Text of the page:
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source, and define in all their various applications, popular, scientific, and technical, sixty or seventy thousand words! It satisfies my mind that I have done all that my health, my talents, and my pecuniary means would enable me to accomplish. I present it to my fellow citizens, not with frigid indifference, but with my ardent wishes for their improvement and their happiness; and for the continued increase of the wealth, the learning, the moral and religious elevation of character, and the glory of my country.

To that great and benevolent Being, who, during the preparation of this work, has sustained a feeble constitution, amidst obstacles and toils, disappointments, infirmities, and depression ; who has twice borne me and my manuscripts in safety across the Atlantic, and given me strength and resolution to bring the work to a close, I would present the tribute of my most grateful acknowledgments. And if the talent which he entrusted to my care, has not been put to the most profitable use in his service, I hope it has not been “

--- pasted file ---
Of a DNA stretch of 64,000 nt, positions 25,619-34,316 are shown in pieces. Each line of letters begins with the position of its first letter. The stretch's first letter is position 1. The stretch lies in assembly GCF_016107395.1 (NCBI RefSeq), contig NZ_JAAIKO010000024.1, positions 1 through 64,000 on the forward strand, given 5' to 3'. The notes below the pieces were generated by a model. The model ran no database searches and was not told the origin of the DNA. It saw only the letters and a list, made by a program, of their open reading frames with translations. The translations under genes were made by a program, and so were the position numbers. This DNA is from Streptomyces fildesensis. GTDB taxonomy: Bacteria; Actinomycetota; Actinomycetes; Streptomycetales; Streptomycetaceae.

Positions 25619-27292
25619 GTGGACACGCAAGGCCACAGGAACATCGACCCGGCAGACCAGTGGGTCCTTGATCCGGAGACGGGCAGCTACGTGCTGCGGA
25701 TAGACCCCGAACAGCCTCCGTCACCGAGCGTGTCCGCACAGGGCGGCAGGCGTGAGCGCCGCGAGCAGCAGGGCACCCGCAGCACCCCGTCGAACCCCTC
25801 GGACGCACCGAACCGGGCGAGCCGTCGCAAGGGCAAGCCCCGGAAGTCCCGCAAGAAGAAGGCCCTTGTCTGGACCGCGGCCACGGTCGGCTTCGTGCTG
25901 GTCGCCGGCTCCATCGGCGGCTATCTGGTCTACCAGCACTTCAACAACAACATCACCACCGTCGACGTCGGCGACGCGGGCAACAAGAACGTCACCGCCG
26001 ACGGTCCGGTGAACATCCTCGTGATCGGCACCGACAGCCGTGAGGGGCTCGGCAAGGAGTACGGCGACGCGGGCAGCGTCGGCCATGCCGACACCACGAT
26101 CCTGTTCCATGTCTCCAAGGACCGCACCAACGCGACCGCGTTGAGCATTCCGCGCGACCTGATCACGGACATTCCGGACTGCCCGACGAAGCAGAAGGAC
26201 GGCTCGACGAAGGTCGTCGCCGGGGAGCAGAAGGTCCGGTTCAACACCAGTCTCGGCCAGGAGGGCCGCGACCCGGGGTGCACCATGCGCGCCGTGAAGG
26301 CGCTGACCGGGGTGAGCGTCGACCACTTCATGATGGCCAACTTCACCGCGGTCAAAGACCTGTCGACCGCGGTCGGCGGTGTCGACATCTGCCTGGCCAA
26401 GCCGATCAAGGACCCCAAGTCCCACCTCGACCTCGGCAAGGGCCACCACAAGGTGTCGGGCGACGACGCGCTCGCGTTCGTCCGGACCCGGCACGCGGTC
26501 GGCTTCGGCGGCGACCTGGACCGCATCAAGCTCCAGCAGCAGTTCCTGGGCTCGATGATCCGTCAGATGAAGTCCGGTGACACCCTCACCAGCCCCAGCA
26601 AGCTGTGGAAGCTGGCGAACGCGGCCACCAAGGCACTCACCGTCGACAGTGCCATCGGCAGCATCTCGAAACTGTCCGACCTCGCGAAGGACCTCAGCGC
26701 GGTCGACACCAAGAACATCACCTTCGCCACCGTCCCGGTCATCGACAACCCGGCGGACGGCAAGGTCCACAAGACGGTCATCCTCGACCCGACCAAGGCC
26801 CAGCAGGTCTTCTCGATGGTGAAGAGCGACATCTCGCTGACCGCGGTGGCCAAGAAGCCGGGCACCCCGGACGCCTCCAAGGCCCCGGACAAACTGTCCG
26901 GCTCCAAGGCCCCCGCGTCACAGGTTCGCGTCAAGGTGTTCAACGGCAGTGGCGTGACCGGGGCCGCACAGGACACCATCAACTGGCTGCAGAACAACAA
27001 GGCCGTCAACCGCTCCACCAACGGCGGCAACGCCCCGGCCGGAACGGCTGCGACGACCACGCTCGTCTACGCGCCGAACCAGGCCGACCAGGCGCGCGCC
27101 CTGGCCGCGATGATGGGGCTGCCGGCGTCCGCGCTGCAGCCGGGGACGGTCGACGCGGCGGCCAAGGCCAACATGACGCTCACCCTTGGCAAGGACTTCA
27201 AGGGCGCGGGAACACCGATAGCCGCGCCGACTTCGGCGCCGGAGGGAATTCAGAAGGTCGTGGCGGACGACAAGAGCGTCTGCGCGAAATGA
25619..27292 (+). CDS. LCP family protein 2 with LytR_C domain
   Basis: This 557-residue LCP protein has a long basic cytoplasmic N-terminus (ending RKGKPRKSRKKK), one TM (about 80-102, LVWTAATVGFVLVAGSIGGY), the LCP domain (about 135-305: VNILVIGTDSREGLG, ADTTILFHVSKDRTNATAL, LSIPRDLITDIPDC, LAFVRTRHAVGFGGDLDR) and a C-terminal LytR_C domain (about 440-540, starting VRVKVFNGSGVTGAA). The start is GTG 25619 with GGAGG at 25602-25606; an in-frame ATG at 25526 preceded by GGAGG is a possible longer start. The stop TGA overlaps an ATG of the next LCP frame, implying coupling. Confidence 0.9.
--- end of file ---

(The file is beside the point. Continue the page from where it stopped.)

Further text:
up napkin,” and that any misapplication of it may be graciously forgiven.'

The author tells us in another place that Walker's Dictionary contains only thirty-eight thousand words; and that Johnson's, Sheridan's, Jones's, and Perry's have about the same number; that the American edition of Todd's Johnson contains fifty-eight thousand; but that in the present work there are no less than seventy thousand. The advantages of such a dictionary, if it be well executed, must be obvious every

reader. This, however, is not the greatest advantage of this work. Whatever those, who consider all improvements in orthography as dangerous innovations, may think of the proposed alterations in the spelling of some words and the pronunciation of others, we think all who understand the subject will admit that in the department of etymology, Dr. Webster has rendered a service to English literature far surpassing all his predecessors. Johnson had done something in this way,* and Bailey had done much more, while Walker had done almost nothing in tracing our language up to its source. Webster, however, has labored this point with great assiduity and success, and has laid the English reader under many obligations for his learned criticisms on the origin of language in general, and the etymology of the English language in particular.

Whoever has looked into the history of our language, must have perceived that it has been derived from a variety of sources. While it is acknowledged on all hands that the Anglo-Saxon is its mother tongue, yet it has been enriched from the Hebrew, the Greek, the Latin, French, German, and Dutch, as well as the Spanish and Italian languages; and, therefore, he who would succeed in unfolding its

to

* One of Dr. Johnson's biographers remarks that · Johnson had great reading, and still more sagacity; but he was a bad etymologist, and very little acquainted with philological niceties.'